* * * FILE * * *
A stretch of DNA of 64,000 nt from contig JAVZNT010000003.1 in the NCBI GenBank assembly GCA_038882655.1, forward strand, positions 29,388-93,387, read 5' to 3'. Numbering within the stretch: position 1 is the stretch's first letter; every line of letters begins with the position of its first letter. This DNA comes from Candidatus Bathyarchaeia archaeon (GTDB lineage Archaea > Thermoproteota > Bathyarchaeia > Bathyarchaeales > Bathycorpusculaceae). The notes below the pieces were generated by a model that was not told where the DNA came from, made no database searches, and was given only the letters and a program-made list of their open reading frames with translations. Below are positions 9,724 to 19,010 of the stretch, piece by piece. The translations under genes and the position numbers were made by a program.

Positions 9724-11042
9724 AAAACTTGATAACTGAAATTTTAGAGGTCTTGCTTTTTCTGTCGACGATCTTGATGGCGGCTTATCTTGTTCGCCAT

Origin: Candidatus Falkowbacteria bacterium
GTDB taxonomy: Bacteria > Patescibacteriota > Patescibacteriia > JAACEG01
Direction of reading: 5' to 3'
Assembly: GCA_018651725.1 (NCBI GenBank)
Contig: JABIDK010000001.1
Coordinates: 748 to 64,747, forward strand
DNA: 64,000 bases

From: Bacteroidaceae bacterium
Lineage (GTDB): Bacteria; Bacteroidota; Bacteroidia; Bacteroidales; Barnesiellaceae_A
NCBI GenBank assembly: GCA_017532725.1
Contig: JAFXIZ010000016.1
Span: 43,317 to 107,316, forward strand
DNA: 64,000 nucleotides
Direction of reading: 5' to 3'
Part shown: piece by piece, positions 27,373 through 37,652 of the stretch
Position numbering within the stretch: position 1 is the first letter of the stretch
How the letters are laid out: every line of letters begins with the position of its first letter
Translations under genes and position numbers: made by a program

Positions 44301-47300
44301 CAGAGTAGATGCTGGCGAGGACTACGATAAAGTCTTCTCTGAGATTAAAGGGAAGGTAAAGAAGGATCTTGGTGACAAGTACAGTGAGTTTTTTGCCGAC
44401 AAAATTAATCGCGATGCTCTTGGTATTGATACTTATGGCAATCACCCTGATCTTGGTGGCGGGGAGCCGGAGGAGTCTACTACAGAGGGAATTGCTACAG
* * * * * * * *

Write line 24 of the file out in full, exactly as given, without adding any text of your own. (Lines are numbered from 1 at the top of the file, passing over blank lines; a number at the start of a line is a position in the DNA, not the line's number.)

44401 AAAATTAATCGCGATGCTCTTGGTATTGATACTTATGGCAATCACCCTGATCTTGGTGGCGGGGAGCCGGAGGAGTCTACTACAGAGGGAATTGCTACAG